As an analogy, we can imagine building a house from a set of general blueprints. Much of the original structure would closely line up with what the blueprints dictate (Indistinguishability) – it is how we know that our house is safe and functional. Information Richness then, is all the ways we can evolve the construction: the materials we can choose, the rooms we can partition or add on, the appliances we can install, etc., - all things not expressly dictated by the blueprints, but guided by their foundational layout. Intentionality is how we determine which of those choices are right for our specific house: what features are important for our location? Or for the climate? Or for the number and type of occupants? All these choices evolve the house away from the original blueprints, but in ways intentionally consistent with their boundaries and our needs. To summarize this idea in the world of synthetic data: we build on top of our initial structure by making informed choices that intentionally increase Information Richness to guide the direction of our ML model.

Considering all of the above, we think it is fair to say that providing increasingly Indistinguishable, Information Rich and Intentional synthetic data is possible and necessary.

Evaluating Indistinguishability

As we mentioned at the outset: high quality synthetic data can match and even outperform real world data in ML model training. This correlates high Indistinguishability with better training results, and mandates that we quantitatively evaluate Indistinguishability before we subject any model to a particular data diet.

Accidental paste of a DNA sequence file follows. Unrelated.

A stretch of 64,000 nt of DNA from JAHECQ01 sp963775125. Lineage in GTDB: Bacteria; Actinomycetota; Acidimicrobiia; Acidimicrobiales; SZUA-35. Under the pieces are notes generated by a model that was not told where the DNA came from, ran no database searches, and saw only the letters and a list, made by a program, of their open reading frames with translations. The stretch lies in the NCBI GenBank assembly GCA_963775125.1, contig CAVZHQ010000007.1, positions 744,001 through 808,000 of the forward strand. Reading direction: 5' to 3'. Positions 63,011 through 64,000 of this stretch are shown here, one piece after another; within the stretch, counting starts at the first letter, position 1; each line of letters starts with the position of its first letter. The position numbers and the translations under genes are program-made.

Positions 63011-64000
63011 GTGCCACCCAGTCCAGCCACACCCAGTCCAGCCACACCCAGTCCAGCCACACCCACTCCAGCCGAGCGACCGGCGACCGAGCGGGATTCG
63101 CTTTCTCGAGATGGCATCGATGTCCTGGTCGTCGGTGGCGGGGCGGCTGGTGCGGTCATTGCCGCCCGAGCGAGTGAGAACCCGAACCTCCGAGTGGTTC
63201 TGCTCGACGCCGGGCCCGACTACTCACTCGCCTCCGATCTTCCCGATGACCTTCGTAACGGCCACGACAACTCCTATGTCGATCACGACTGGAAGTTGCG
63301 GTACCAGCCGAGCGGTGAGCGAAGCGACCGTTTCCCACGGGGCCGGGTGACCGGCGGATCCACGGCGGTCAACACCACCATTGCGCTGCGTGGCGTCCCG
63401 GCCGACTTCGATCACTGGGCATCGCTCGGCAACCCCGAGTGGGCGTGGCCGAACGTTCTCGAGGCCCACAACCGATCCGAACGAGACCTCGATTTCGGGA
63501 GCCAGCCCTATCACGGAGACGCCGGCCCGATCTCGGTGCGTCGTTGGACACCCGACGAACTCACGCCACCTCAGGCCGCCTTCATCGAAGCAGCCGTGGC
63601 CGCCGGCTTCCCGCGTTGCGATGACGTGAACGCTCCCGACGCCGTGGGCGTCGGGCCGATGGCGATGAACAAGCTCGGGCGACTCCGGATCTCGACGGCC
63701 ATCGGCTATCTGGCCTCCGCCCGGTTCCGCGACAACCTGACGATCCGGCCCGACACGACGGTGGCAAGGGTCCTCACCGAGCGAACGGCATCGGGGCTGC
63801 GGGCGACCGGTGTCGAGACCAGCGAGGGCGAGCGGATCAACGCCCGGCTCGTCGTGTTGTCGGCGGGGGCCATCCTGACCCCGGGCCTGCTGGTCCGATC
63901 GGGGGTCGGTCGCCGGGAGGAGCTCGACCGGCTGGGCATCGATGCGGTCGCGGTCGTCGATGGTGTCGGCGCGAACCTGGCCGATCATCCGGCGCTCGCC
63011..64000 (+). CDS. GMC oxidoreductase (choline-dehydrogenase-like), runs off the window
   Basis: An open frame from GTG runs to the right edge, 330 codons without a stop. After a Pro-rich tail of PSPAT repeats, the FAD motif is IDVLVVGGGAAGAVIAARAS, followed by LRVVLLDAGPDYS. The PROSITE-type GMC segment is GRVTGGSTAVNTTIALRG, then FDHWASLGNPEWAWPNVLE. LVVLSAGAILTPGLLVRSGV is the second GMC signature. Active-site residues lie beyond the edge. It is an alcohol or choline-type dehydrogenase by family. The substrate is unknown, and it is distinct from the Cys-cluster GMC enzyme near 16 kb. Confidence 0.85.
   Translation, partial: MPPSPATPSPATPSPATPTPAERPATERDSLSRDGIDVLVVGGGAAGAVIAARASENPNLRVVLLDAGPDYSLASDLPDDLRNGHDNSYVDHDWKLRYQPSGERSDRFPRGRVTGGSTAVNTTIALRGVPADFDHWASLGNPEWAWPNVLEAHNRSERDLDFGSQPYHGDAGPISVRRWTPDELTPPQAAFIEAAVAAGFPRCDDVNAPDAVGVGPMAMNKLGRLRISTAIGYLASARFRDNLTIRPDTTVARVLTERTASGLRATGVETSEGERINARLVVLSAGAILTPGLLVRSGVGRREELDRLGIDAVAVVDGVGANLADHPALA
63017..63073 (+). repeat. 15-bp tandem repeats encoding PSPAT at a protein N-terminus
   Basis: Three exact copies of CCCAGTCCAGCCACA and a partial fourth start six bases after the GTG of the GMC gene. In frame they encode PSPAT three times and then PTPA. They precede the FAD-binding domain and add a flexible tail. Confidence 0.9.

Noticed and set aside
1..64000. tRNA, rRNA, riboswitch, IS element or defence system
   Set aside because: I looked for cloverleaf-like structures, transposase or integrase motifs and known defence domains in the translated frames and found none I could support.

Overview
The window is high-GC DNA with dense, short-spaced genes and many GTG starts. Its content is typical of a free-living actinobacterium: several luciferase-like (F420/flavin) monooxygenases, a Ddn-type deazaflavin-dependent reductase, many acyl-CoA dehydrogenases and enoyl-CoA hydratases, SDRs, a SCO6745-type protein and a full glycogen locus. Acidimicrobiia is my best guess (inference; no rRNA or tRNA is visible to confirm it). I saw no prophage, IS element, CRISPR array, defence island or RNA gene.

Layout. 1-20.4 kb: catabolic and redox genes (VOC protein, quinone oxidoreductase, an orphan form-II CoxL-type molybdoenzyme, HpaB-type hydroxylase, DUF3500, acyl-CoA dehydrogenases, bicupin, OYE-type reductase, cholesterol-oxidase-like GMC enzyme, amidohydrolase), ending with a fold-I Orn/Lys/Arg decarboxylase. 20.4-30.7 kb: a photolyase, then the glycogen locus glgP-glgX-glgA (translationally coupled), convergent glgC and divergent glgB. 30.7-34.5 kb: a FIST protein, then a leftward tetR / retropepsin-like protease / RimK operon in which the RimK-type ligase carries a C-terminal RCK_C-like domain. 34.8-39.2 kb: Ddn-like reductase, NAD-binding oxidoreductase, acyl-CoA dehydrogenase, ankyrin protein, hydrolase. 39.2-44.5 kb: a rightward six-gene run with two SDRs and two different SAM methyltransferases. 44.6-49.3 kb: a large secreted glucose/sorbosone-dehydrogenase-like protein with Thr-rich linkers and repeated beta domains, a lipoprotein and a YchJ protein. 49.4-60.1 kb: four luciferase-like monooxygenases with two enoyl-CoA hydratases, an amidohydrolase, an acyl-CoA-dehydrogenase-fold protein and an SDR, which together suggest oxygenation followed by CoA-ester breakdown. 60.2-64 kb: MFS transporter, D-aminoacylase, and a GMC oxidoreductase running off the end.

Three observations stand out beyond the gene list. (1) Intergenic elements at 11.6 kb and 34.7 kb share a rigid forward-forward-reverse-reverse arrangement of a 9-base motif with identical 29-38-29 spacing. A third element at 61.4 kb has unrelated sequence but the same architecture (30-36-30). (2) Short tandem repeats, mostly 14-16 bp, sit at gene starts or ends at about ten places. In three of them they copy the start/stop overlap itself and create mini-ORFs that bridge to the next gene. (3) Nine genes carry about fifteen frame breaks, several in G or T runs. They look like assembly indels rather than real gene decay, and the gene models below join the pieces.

The first step of evaluating a Digital Twin scenario is to evaluate the Digital Twin items individually. For example, if we are training an object detection model, we will first evaluate the indistinguishability of each item/system individually, followed by repeating the process in the intended environment. We will walk through the evaluation of an individual Item Digital Twin, but the same process is followed for digital twin systems and environments as well as Digital Twin system/items in their environment.        

Fig. 4 Example of Real Images and Digital Twins.

As shown in Fig. 4, we use images from the Digital Twin we made and the real-world object to evaluate their Indistinguishability. Our friends at Voxel51 have developed an open-source software tool called FiftyOne that supports visualization and analysis of data sets in machine learning. We leverage FiftyOne to facilitate the calculation and visualization of the Indistinguishability Score (we present an example below, but encourage anyone to try FiftyOne and our repo on their own data). In order to represent the visual aspects of the image as quantitative features that can be analyzed, the images are sent through a pre-trained convolutional neural network. From here, FiftyOne’s implementation of dimensionality reduction is used to visualize the data.

Fig. 5a Distinguishable synthetic data
Fig. 5b Indistinguishable synthetic data

In Fig. 5, each data point represents a unique real (blue) or synthetic (red) image. Here, we are presented with equal amounts of real and synthetic data. If the data are indeed Indistinguishable, then the likelihood that the closest sample next to a random synthetic image is real should be 50%. In other words, the synthetic data images are perfectly mixed in with their real-world counterparts, and the distribution of synthetic data Indistinguishably matches the distribution of real-world data. Please note that ideally the real world data should not change between Fig. 5 a), b) but since dimensionality reduction is an iterative process it needs to be done on synthetic and real data at the same time. This is why, although the real data in 5 a), b) is the same, the different synthetic data causes a different low-dimensional representation [T-SNE][UMAP]. This technique is not limited to any specific dimensionality reduction and can benefit from other types of dimensionality reduction.